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Ethiopia hasn’t complained to UN over dam comments: Morsi spokesperson

Presidential spokesperson denies reports that Ethiopia has complained to UN over controversial comments made at dam meeting

Ahram Online, Wednesday 5 Jun 2013
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An Egyptian presidential spokesperson has denied reports that Ethiopia has filed a complaint with the UN Security Council over comments made at President Morsi's meeting on Ethiopia's Renaissance Dam.

The meeting, which was broadcast live without the knowledge of some attendees, came under fire for featuring indiscreet, off-the-record statements.

Ethiopian Prime Minister Hailemariam Desalegn said his country would file a complaint about the meeting with the UN.

"No official move, however, has been taken," spokesperson Omar Amer said on Tuesday in televised comments.

Among the controversial comments were that Egypt could indirectly threaten military action against Ethiopia, while another proposed "destroying" the dam.

Amer stressed that President Morsi had concluded the meeting by highlighting Egypt's respect for both Ethiopia and Sudan.

Some participants expressed displeasure and surprise that the meeting had been televised live, but others had known about the situation, Amer stated.

Amer reiterated the presidency's apology for not informing all participants about the live broadcast, stressing it was a mistake.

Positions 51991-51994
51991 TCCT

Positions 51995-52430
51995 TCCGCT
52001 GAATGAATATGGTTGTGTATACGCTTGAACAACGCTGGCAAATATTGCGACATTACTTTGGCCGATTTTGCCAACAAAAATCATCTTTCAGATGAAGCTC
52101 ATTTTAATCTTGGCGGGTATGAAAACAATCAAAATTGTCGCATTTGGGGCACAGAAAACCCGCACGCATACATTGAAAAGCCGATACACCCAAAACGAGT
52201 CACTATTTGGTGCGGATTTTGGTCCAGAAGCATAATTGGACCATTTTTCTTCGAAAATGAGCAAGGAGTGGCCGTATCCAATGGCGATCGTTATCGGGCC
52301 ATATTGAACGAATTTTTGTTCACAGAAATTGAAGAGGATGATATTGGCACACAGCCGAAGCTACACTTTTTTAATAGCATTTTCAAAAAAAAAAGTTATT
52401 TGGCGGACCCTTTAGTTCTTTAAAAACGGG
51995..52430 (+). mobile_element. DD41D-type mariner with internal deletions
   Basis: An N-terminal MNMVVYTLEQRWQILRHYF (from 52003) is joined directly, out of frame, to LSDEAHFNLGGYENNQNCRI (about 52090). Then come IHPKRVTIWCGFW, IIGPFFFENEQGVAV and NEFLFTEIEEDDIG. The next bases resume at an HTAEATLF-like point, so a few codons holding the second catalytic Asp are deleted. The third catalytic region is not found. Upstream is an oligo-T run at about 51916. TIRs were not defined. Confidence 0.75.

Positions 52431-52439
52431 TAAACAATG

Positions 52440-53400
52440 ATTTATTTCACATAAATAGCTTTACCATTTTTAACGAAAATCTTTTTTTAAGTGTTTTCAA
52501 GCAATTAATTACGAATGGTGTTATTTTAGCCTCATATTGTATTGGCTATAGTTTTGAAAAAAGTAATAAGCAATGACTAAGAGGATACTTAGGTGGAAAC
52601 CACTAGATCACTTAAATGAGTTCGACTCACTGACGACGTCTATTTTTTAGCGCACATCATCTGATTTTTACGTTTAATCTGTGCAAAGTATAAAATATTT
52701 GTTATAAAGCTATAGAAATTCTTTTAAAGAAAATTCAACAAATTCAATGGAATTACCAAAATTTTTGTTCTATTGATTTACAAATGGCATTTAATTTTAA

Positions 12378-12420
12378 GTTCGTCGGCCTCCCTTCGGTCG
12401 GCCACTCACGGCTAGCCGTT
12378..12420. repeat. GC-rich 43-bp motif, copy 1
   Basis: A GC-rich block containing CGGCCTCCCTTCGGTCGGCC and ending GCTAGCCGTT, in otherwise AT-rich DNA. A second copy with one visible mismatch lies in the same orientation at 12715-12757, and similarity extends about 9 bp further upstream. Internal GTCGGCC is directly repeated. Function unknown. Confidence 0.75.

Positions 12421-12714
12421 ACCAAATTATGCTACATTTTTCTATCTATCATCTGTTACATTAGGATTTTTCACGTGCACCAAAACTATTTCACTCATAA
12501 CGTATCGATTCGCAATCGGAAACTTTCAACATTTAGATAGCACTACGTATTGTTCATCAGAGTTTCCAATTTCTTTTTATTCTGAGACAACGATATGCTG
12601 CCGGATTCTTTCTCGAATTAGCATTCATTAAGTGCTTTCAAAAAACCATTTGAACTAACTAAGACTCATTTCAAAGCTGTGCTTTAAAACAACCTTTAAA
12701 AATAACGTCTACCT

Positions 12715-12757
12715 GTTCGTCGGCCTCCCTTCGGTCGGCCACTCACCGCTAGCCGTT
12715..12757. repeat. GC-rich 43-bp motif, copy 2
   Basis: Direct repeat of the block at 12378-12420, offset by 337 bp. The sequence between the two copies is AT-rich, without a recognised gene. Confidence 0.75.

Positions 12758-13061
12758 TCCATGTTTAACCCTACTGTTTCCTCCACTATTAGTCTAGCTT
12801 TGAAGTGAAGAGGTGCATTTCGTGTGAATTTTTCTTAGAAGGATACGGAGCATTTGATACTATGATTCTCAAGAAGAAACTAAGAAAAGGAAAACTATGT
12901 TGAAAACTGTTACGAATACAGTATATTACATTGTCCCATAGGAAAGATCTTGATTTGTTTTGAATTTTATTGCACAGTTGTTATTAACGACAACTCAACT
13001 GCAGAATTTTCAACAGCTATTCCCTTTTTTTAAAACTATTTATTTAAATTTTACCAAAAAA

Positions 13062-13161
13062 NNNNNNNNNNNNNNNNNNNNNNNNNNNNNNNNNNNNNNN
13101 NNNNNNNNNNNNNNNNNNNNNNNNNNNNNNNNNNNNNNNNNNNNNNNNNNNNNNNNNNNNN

"It was initially planned that the meeting would be recorded and aired the following day as is usually the case, but due to the importance of the topic it was decided at the last minute to air the meeting live," presidential aide for political affairs, Pakinam El-Sharqawy, said via Facebook on Monday. "I forgot to inform attendees of the changes."

On 28 May, Ethiopia began diverting the course of the Blue Nile, one of the Nile River’s two major tributaries, as part of its project to build a new $4.7 billion hydroelectric dam. The move has heightened concerns in Egypt and Sudan, both dependent on the world's longest river for water.

Ethiopian officials have attempted to dispel fears about the dam's potential impact on downstream states, insisting the project will ultimately benefit all riparian states.

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